I am referring to chapter 1 in the German edition--
Marx says :
(p.55) that production for your own needs produces use-value but not
(p.57) in the use-value of each commodity there is a certain purposeful
activity or useful labor
(p.61) All labor ... produces value (of commodity)
(p.88) The two-fold social character of the labour of the individual
appears to him, when reflected in his brain, only under those forms
which are impressed upon that labour in every-day practice by the
exchange of products. In this way, the character that his own labour
possesses of being socially useful takes the form of the condition,
that the product must be not only useful, but useful for others,
((THis translation was taken from the English version on marxists.org))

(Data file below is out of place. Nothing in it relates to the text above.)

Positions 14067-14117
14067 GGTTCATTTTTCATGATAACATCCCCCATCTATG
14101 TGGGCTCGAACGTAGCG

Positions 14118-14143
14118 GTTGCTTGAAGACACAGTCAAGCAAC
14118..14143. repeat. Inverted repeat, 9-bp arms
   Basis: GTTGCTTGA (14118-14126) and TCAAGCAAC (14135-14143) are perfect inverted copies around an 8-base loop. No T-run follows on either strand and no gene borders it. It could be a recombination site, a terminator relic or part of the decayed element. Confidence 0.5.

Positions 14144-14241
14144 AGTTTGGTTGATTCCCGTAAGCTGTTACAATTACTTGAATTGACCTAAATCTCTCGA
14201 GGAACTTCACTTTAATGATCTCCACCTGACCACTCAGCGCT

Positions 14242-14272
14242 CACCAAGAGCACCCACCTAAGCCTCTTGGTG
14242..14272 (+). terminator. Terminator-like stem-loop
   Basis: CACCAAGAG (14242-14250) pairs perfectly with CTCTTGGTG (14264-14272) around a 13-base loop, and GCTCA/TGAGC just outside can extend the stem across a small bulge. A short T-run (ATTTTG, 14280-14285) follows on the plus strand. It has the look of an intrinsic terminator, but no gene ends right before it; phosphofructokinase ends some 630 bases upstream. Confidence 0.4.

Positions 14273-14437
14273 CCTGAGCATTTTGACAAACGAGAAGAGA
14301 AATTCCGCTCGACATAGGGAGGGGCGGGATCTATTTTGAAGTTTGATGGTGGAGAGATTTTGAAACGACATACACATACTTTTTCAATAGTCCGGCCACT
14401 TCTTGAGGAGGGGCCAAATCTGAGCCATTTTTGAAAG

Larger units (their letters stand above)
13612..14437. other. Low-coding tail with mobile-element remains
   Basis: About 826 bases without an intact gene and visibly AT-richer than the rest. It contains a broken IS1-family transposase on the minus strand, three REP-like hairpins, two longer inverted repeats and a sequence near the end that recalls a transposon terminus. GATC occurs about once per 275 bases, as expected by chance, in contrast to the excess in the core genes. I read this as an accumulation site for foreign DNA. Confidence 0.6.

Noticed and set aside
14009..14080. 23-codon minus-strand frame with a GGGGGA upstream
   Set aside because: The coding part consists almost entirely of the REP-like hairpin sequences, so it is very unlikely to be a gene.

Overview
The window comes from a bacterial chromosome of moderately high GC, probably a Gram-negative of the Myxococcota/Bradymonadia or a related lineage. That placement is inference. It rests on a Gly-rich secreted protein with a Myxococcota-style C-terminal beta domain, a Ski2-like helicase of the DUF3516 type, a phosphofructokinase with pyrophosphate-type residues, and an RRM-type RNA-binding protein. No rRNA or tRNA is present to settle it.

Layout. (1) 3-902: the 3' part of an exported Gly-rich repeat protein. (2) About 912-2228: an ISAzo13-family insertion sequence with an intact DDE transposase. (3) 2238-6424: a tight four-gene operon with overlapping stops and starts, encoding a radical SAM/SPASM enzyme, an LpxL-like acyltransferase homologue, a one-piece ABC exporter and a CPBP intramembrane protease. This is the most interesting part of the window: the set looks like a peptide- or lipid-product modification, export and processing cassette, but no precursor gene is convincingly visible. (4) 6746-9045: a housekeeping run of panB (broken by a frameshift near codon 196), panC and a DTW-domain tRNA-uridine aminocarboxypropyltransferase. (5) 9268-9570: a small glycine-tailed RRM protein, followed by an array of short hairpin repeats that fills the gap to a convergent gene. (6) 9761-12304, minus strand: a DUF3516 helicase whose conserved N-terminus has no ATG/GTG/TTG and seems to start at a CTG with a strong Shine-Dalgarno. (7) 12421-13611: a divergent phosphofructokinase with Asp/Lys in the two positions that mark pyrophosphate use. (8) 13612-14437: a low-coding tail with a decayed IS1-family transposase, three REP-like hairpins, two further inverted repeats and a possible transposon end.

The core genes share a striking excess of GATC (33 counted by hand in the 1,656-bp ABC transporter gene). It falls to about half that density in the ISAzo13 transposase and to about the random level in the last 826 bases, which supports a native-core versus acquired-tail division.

The product of labor must be useful, importantly, for others...
So labor already implies the usefulness of the product for others...
Marx is not interested in production for my own needs, like my labor of
running an organic garden and eating my own vegetables year round.
On a final note, the English translation is atrocious. Marx wanted a
readable work, and was proud that commentators described the Kapital as
readable, even by non-academics. The English translation does not, in
my view, do justice to the original, and leaves out many of the
important shades of meaning... tradutore traditore
On 13-Oct-04, at 1:09 AM, Steve Gabosch wrote:
> Michael, where does Marx say this?
> "Marx clearly says that all activity implies the exchange situation
> ~ Steve
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